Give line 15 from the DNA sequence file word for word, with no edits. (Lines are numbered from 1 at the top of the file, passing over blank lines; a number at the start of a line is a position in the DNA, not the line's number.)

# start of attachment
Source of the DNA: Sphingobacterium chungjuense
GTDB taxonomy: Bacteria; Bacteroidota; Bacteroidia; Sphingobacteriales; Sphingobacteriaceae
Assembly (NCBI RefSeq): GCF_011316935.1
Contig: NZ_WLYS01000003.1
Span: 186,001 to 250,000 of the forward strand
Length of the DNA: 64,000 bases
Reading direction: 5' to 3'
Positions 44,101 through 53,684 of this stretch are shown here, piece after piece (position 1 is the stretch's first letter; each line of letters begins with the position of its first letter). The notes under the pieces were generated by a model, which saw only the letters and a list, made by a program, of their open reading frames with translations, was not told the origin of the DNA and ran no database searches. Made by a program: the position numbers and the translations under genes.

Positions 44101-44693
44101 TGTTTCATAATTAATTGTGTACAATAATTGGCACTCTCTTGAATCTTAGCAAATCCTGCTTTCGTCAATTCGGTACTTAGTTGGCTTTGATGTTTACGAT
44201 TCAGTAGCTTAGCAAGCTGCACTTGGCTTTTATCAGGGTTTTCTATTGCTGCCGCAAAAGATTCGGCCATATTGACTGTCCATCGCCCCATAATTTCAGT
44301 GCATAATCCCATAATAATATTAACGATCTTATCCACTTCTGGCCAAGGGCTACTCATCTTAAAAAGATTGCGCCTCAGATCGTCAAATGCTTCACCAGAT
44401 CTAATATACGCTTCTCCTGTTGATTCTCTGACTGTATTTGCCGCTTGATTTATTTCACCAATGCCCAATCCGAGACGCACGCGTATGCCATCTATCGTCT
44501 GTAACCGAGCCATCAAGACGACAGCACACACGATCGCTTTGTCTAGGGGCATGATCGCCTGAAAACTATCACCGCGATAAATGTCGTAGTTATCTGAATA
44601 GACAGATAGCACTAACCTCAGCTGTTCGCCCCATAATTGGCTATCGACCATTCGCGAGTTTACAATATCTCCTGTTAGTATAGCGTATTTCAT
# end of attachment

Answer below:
44601 GACAGATAGCACTAACCTCAGCTGTTCGCCCCATAATTGGCTATCGACCATTCGCGAGTTTACAATATCTCCTGTTAGTATAGCGTATTTCAT